Eating too much protein can be harmful if you have certain medical conditions, such as kidney disease. If you’re unsure, talk to your doctor or a registered dietitian about what amount of protein is right for you.
Build Muscle Mass
Strength training exercises, such as weight lifting, can help to increase muscle mass, which can in turn increase your basal metabolic rate and decrease your metabolic age.
Chronic stress can negatively impact your metabolism and increase your risk of health problems.
Engage in stress-reducing activities such as meditation, yoga, or deep breathing exercises to lower your stress levels and improve your overall health.
Get Adequate Sleep
Lack of sleep can disrupt your body’s hormones and metabolism, leading to a higher metabolic age.
Aim for at least 7-8 hours of sleep per night to optimize your body’s functioning.
Smoking can negatively impact your metabolism and overall health, leading to a higher metabolic age.
Quitting smoking can have a positive impact on your health and decrease your metabolic age.
Consider a Plant-Based Diet
Eating a plant-based diet is associated with a lower metabolic age compared to chronological age, according to the Current Developments in Nutrition study.
Ready to change your eating habits? Get started with a seven-day plant-based meal plan.
Understanding Basal Metabolic Rate (BMR)
Your BMR is the bare minimum of calories required for your body to function at rest. As a result, it includes the calories you burn without ever lifting a finger.
Even when you’re sitting on the couch, you’re burning calories through processes like breathing, digestion, and blood circulation.
Physical activity is not taken into account in BMR. This is significant since 60 to 75 percent of the calories you burn each day occur while you appear to be doing nothing.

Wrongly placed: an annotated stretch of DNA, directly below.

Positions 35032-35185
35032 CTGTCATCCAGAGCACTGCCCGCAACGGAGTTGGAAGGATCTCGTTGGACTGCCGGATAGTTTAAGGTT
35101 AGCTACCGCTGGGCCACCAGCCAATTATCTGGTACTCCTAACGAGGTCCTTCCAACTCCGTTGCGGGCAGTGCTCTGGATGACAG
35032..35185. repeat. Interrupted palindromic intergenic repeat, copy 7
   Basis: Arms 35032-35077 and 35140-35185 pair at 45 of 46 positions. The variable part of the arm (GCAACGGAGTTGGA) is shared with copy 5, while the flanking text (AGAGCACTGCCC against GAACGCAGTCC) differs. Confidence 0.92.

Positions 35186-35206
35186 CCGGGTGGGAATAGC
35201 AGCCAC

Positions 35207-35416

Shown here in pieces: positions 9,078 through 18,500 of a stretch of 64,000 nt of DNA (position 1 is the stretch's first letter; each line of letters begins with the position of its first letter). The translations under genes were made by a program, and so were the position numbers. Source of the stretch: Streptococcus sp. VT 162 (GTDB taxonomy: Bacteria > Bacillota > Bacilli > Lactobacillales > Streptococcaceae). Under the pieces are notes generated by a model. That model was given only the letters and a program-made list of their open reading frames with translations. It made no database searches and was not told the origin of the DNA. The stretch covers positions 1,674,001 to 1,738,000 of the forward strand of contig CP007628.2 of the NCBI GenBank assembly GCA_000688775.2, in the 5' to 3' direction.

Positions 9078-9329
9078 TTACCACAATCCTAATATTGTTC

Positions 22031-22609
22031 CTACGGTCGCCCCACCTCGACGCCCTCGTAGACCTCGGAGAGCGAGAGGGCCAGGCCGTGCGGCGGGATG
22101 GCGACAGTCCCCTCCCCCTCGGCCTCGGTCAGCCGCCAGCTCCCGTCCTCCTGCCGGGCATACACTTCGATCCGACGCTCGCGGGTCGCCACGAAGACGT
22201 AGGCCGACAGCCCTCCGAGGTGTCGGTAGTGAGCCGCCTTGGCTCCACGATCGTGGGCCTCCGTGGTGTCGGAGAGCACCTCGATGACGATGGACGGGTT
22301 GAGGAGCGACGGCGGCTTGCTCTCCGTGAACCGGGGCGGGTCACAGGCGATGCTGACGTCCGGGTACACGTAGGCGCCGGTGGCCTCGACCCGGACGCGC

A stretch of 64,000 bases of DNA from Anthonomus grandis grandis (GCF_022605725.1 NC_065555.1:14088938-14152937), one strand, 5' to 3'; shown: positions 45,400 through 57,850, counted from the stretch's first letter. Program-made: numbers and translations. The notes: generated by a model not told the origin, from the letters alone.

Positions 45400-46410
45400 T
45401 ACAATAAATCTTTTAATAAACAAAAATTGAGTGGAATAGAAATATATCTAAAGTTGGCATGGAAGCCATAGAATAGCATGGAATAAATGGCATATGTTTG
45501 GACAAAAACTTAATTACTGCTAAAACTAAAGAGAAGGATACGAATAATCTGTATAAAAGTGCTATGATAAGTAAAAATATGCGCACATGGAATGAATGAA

To calculate your BMR, you must consider your gender, height (in centimeters), weight (in kilograms), and age. You can use the Harris-Benedict Equation calculator or the following formula:
- Male: 66.5 + (13.75 x kg) + (5.003 x cm) – (6.775 x age)
- Female: 655.1 + (9.563 x kg) + (1.850 x cm) – (4.676 x age)
BMR is also known as resting metabolic rate (RMR).
A review of 2015.
According to a reliable source of scientific publications assessing RMR, there is no single RMR number that is appropriate for all adults.
These calculations may be complicated by body proportions and demographic factors.
The exact quantity of calories spent at rest is represented by resting energy expenditure (REE).
Fasting and indirect calorimetry are required to get at your REE. In this test, you have to lie down under a transparent dome. As you relax, a technician monitors your resting energy expenditure.
Though BMR and REE are calculated differently, the difference is less than 10 percent, so these terms may be used interchangeably.
Metabolic testing may be offered at health clubs and medical clinics.
How to Calculate Metabolic Age
Wondering how to find out your metabolic age? Well, there’s currently no standardized way to determine it, Andersen says.
Instead, various calculations and types of proprietary software are used. “I haven’t found any that have been truly validated by research,” she says.
That said, if you want to calculate your metabolic age, you need access to data of the metabolic age of other people who have the same chronological age as you, because you want to know how you stack up compared to them.
Only a few personal trainers, registered dietitians, and other professionals at medical or fitness centers have access to the technology that can estimate your metabolic age.
If you want to find out what yours is, look online for providers in your region or call around.
According to Andersen, these professionals may use bioelectrical impedance scales to measure your metabolic age.
You stand or hold onto sensors that deliver a low-level electrical current through your body, calculating metabolic age by measuring your body fat and lean body mass.
You can also find bioelectrical impedance scales online to buy for your home, but Andersen says these vary in accuracy.
With that said, if you have access to a metabolic age chart that shows you the BMR or RMR of other people in your chronological age group, you can calculate your own metabolic rate for comparison.
You can do that using several different equations:
1. The Mifflin-St. Jeor Equation
The Mifflin-St. Jeor equation to calculate BMR is derived from the Harris-Benedict formula, per a February 1990 announcement in The American Journal of Clinical Nutrition.
- For people assigned female at birth (AFAB): (10 × weight in kg) + (6.25 × height in cm) – (5 × age in years) – 161
- For people assigned male at birth (AMAB): (10 × weight in kg) + (6.25 × height in cm) – (5 × age in years) + 5
Assume you’re AFAB, 30, 150 pounds (68 kg), and 5 feet tall (152.4 centimeters). You would have a BMR of 1,321.5.